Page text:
Tuesday, October 06, 2009

Amish Peace

I'm still reading Living Relationally by Lenya Heitzig and Penny Rose about the women of Genesis. While reading about Eve's temptation by the serpent, I couldn't help but make the correlation between her and us today. Satan, in the form of a serpent, told Eve that by eating the fruit of the tree of the knowledge of good and evil, she would become like God. Now Eve knew God; she had spent time with Him, walking in the Garden of Eden. She had to know that nothing would or could make her like God, but she bought the lie, because she wanted to be something more than she was. She decided that how God had made her was not good enough; she wanted more. Even though when God created her, He pronounced her good. Eve decided that good wasn't enough.

Does that remind you of anything? Think of all of those slick infomercials promising to make us thin, rich, beautiful, or even better cooks (mothers). Every one of them promises a quick fix for an outrageous price. And we buy into it because we have decided that how God made us isn't good enough. We want more, and rather than doing the actual work it takes to create change, we want the quick fix. Real change only comes with effort and commitment. In the story of Adam and Eve, Satan comes across as a oily salesman with a promise for goods that he can't deliver, like the Cham-Wow guy with scales.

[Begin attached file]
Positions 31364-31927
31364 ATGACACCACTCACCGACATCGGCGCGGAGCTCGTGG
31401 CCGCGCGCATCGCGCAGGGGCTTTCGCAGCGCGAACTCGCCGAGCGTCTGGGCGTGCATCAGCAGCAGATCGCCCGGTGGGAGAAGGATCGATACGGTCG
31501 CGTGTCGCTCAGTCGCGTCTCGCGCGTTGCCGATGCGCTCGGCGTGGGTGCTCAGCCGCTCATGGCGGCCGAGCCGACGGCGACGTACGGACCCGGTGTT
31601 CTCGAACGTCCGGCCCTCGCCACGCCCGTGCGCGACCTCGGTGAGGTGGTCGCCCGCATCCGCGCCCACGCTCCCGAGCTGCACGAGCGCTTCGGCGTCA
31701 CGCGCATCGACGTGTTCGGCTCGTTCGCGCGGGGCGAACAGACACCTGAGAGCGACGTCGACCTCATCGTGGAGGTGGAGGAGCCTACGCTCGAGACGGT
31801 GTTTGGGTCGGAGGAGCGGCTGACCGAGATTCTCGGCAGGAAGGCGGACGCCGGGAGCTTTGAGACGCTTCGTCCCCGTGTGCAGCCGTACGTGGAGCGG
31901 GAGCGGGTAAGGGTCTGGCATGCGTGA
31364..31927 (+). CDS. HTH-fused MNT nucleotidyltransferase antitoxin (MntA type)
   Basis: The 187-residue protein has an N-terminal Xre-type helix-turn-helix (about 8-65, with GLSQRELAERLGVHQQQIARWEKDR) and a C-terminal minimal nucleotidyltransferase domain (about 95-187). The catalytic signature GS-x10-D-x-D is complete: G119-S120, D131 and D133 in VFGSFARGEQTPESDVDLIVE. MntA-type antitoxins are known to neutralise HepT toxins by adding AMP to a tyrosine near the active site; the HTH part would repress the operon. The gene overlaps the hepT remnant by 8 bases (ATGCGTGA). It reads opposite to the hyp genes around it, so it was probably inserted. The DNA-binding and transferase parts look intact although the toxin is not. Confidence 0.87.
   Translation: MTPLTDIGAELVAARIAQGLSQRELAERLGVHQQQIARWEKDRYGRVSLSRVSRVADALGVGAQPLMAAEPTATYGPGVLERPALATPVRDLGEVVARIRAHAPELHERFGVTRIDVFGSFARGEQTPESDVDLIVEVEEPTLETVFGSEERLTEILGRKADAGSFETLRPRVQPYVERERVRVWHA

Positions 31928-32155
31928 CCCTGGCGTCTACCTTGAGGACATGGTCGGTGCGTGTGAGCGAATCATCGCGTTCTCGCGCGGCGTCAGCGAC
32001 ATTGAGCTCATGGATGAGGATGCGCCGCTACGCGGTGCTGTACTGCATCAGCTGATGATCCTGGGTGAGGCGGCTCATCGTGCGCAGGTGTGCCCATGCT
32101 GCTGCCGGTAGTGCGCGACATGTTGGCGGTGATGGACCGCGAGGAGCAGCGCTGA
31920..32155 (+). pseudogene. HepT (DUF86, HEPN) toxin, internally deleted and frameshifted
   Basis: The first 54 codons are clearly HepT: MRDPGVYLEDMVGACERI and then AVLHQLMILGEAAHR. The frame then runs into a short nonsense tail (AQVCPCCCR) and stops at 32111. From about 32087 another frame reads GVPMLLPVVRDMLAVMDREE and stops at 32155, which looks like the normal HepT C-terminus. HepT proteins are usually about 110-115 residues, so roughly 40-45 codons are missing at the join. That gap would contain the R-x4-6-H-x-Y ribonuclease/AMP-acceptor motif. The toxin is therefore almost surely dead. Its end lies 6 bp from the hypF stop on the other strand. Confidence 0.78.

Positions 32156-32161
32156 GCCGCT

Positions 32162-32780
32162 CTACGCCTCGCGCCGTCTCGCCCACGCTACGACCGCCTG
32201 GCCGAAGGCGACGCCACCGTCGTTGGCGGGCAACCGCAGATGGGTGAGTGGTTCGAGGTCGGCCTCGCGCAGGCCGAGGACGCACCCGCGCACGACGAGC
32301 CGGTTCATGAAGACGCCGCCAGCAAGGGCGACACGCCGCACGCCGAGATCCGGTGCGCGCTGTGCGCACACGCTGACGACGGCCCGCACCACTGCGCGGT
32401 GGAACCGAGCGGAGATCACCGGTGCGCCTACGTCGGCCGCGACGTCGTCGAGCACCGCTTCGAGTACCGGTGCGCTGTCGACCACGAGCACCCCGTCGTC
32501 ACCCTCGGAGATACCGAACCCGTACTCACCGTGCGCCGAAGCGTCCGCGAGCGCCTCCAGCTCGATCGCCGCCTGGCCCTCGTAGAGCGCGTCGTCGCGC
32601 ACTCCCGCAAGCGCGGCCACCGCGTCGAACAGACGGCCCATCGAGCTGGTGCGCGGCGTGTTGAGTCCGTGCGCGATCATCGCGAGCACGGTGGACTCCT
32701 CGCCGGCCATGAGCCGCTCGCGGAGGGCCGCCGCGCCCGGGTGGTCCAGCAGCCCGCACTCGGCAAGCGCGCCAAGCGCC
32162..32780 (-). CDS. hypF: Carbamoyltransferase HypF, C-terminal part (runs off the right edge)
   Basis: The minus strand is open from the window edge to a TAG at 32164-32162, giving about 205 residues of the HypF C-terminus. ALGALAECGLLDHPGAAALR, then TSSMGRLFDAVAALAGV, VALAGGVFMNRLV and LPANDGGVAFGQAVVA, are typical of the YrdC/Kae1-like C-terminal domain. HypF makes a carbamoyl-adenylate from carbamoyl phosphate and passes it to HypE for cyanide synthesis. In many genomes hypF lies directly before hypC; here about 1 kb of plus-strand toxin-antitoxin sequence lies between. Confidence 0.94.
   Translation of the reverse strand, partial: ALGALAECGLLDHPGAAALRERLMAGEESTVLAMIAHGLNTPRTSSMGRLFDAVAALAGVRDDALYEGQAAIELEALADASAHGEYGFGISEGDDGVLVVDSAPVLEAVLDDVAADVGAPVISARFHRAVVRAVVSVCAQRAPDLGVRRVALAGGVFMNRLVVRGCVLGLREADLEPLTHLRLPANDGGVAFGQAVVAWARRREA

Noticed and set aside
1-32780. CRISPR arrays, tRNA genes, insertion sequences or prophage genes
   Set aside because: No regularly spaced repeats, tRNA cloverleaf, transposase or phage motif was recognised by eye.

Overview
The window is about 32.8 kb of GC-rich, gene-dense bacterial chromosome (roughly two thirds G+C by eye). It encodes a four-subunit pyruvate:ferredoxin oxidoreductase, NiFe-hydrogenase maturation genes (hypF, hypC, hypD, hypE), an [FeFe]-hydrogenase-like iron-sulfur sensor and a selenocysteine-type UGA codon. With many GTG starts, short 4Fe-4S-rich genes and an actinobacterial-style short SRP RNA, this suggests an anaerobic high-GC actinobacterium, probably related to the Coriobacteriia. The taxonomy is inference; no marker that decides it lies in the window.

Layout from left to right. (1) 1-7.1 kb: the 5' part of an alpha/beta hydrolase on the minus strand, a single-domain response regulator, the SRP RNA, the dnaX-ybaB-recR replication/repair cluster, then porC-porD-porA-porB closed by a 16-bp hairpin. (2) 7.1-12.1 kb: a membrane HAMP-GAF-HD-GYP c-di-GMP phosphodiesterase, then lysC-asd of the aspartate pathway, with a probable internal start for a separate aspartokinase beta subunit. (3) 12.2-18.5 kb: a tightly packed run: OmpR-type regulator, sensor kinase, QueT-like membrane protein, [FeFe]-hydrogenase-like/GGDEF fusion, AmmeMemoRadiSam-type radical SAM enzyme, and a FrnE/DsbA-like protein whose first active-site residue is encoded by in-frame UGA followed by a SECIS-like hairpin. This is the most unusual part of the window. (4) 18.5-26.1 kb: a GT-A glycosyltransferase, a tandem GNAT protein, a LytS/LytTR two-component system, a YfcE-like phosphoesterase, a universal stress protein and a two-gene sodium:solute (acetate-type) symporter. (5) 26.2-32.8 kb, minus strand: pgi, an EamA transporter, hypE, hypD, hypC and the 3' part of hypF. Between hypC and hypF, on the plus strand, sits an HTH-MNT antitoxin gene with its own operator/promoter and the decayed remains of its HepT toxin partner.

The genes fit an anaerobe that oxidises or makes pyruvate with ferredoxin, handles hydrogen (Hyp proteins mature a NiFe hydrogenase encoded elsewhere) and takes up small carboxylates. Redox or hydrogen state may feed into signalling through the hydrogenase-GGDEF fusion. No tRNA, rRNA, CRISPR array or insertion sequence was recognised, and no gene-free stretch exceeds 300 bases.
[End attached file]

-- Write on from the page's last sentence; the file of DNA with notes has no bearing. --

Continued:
And in the end, aren't we really looking for the peace. We want to feel good about ourselves. We want to feel safe and loved. John 14:27 says: Peace I leave with you; my peace I give you. I do not give to you as the world gives. Do not let your hearts be troubled and do not be afraid. What God's promising can't be bought in a store or as advertised on TV, and that's what I want.

Amish Peace by Suzanne Woods Fisher is a fascinating look at the source of the title. Fisher, who comes from an Anabaptist tradition called Dunkards, delves deeply into the day-to-day life of the Amish. With their focus on God and family, they have a better understanding of what it means to live the way God intends and the peace that pervades every aspect of their life emphasizes this. Each short chapter gives insight into one aspect of their lives: respect for elders, working as a community, or church services. The Amish have a different way of looking at life: one woman gave up her painting for a time when she feared that it was overwhelming her love for God. Families with Alzheimer's patients or disabled children don't institutionalize their loved ones, but devote their lives to caring for them. Whether you have an slight interest in the Amish or a fascination to know more about their way of life, this book will definitely satisfy.

Don't forget to send me an email to sign up to win one of two copies of John Bevere's Extraordinary. The contest ends at 10 pm on Thursday, October 8th.